Coenzyme vs Cofactor
Enzymes are essential biological macromolecules. Enzymes are the biological catalysts, which increases the rate of biological reactions under very mild conditions. Enzymes are proteins, so when they are subjected to high level of heat, salt concentrations, mechanical forces, organic solvents and concentrated acid or base solutions, they tend to denaturize. The two properties that apparently make an enzyme a powerful catalyst are:
- Their specificity of substrate binding
- Optimal arrangement of catalytic groups in an active site of the enzyme
Normally enzymes need very specific conditions to function. For example, they function at optimal temperatures, pH conditions, etc. Other than these, enzymes need the support of another molecule or an ion to have the specific function.
What is Cofactor?
Cofactors are the assisting chemical species (a molecule or an ion), which are bound to enzymes in order to bring out the enzyme’s biological activity. Most of the enzymes need cofactors to exert their activity, whereas some enzymes may not need them. An enzyme without the cofactor is called an apoenzyme. When an apoenzyme is together with its cofactor, it is known as a holoenzyme. Some enzymes may associate with one cofactor while some may associate with several cofactors. Without the cofactors, the enzyme activity will be lost. Cofactors can be broadly divided into two as organic cofactors and inorganic co factors. Inorganic cofactors mainly include metal ions. These metal ions are often needed in trace amounts. Magnesium is essential for hexokinase, DNA polymerase and Glucose-6-phosphate enzymes. Zinc is an essential metal ion for alcohol dehydrogenase, carbonic anhydrase and DNA polymerase function. Other than magnesium and zinc, there are other metal ions like cupric, ferrous, ferric, manganese, nickel etc, which are associated with different types of enzymes. Metal ions in enzymes can participate in the catalytic process in three major ways.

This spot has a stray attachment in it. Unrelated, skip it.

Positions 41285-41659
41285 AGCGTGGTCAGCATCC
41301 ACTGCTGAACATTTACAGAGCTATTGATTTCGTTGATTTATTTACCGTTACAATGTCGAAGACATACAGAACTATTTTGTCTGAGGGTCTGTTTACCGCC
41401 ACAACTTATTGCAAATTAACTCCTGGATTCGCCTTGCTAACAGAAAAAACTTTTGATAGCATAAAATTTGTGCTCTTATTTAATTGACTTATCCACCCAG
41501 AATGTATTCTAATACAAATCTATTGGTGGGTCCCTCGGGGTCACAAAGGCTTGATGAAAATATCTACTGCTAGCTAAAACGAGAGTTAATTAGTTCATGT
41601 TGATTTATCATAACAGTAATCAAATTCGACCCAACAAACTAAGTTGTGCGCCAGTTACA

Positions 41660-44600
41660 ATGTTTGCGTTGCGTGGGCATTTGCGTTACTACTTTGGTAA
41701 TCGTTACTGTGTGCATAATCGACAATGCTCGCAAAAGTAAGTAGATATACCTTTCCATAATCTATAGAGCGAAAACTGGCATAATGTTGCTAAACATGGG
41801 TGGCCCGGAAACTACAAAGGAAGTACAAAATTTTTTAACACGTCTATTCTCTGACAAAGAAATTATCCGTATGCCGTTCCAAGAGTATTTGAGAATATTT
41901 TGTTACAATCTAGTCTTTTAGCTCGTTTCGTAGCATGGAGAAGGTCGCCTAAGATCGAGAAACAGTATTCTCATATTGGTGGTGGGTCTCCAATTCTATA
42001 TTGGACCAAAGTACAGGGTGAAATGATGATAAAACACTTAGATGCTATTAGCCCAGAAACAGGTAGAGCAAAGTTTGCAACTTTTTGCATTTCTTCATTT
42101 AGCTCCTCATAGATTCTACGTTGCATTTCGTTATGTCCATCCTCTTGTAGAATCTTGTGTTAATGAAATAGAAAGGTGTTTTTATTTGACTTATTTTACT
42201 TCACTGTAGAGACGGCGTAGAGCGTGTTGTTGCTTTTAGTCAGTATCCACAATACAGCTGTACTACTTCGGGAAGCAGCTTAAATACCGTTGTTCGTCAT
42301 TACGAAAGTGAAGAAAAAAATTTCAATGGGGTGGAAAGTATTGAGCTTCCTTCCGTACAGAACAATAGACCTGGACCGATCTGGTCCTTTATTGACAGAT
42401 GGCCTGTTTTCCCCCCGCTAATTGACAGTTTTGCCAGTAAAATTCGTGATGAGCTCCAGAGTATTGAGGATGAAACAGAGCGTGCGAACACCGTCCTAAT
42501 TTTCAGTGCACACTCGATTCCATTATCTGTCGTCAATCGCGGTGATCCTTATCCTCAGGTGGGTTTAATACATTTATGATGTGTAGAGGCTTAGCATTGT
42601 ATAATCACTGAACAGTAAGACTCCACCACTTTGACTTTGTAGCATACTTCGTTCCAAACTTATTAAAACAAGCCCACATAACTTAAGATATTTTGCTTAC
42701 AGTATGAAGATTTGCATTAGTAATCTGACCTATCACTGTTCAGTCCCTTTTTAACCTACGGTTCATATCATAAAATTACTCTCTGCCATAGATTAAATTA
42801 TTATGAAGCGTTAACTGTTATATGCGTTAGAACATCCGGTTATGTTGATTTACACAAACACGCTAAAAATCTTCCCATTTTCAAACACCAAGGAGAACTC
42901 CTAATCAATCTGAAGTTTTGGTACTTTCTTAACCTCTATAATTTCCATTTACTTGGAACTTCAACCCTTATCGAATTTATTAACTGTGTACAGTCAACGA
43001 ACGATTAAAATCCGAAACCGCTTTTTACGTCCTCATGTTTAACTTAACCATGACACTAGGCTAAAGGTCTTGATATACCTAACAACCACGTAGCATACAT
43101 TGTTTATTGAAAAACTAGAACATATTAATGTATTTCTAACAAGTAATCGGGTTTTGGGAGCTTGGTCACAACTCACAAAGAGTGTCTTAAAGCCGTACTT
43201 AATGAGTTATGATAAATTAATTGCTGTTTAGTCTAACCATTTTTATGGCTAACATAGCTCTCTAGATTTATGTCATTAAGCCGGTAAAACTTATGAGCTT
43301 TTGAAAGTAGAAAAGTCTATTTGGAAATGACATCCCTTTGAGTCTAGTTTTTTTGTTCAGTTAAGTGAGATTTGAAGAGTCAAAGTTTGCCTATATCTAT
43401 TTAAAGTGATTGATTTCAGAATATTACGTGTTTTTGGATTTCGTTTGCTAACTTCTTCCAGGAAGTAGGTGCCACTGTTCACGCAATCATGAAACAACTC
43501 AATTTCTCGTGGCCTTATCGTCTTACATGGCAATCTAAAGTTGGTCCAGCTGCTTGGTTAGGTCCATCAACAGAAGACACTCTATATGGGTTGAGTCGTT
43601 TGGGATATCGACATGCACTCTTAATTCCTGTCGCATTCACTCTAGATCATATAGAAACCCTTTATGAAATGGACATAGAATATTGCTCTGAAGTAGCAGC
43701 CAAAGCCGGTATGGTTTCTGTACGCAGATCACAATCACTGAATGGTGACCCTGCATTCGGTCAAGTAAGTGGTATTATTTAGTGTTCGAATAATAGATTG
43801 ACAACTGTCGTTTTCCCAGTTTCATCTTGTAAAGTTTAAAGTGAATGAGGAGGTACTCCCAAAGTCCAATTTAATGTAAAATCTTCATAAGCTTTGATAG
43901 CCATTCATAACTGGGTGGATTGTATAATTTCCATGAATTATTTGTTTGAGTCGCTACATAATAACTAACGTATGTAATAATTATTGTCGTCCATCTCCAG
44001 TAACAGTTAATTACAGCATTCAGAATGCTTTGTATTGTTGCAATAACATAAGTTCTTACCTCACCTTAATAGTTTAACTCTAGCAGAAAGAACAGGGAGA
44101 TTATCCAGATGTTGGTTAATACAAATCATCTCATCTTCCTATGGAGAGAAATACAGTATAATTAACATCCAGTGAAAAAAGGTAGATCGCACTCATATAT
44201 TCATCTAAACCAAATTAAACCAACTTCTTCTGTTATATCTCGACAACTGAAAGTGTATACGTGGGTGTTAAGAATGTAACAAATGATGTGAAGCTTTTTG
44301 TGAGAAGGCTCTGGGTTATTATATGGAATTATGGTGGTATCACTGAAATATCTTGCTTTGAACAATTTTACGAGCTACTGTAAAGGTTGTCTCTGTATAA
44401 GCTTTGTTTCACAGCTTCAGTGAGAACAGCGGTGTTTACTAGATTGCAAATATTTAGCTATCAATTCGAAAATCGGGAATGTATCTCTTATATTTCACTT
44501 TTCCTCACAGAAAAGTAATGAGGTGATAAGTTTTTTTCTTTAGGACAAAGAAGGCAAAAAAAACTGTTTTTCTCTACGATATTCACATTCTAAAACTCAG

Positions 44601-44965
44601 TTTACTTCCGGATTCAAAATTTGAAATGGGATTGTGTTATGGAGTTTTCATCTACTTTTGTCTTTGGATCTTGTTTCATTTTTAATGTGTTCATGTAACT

• By binding to the substrate as to orient it properly for reaction
• By electrostatically stabilizing or shielding negative charges
• By facilitating oxidation, reduction reaction through reversible changes in the metal ions’ oxidation state
Organic cofactors are mainly vitamins and other non-vitamin organic molecules like ATP, glutathione, heme, CTP, coenzyme B, etc. Organic cofactors can be further divided into two as coenzyme and prosthetic group. Prosthetic groups have been bound tightly with the enzyme and participate in the enzyme catalysis reaction. During the reaction, the enzyme- prosthetic group complex may undergo structural changes, but they are coming to the original state when the reaction is over. FAD is a prosthetic group of succinate dehydrogenase enzyme, which reduces to FADH2 in the process of converting succinate to fumarate.
What is Coenzyme?
Coenzymes are smaller organic molecules than the enzyme (which is a protein). Coenzymes are mainly organic molecules, and many are derived from vitamins. For example, niacin produces the coenzyme NAD+ that is responsible for oxidation reactions. Further, coenzyme A is made from pantothenic acid, and they participate in reactions as acetyl group carriers.
What is the difference between Coenzyme and Cofactor?
• Coenzymes are a type of cofactors.
• Coenzymes are organic molecules, whereas there can be inorganic cofactors also.
• Coenzymes are bound loosely with the enzyme, and there are some other cofactors, which are bound tightly to the enzyme.